Might it be held that the microparticles that occupy the volume in which common sense supposes a familiar object to be present really cause anything that the familiar object appears to cause? That is what causal exclusion arguments contend. In this chapter I focus on what most philosophers would consider the most eminently excludable case of putative causation by a familiar object, namely mental causation – the case in which it appears that a person's beliefs and desires bring about some behavioral outcome. I argue that mental causation appears to be genuine causation, and that no there is no cause at all, at the level of small entities within the person, that can be held to bring about the same outcome. The argument against causal exclusion readily generalizes to other cases of apparent causation by familiar objects, in ways that I shall indicate, both here and in chapter 6.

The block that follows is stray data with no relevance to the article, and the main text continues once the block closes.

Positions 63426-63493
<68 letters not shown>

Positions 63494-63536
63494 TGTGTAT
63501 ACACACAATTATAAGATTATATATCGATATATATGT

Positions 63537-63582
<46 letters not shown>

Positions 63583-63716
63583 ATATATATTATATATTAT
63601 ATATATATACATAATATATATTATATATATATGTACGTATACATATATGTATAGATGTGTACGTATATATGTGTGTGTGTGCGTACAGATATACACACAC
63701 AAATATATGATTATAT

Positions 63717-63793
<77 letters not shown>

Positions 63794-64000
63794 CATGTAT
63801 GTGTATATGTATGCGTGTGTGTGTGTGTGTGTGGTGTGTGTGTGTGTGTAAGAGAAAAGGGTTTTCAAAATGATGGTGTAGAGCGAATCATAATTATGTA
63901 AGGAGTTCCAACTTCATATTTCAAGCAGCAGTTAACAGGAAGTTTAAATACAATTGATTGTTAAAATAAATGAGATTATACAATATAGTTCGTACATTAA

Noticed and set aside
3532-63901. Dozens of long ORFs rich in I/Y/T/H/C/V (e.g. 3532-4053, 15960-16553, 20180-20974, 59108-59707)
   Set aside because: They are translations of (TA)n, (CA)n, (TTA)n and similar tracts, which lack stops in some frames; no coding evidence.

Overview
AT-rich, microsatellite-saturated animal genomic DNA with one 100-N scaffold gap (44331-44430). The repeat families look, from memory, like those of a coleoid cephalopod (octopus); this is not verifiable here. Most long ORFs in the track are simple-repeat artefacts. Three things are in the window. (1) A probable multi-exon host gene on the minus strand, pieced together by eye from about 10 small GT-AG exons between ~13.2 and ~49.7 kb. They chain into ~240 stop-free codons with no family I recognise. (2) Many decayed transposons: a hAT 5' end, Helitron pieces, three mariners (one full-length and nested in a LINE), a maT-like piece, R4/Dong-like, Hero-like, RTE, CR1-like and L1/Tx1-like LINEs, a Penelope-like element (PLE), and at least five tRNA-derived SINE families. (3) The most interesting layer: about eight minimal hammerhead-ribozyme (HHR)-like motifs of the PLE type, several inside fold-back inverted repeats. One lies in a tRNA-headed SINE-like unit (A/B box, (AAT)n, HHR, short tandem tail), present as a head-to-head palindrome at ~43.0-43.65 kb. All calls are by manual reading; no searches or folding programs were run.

THREE THREATS TO MENTAL CAUSATION
Can we vindicate the common-sense conviction that a person's mental states, and in particular her beliefs and desires, are causally efficacious – that they shape that person's behavior? Three obstacles appear to stand in the way. The first is the idea that any true causing must instantiate some exceptionless law. For it seems clear that the closest we can come to laws that link beliefs and desires to behavioral outcomes are mere generalizations that must be hedged by ceteris paribus clauses.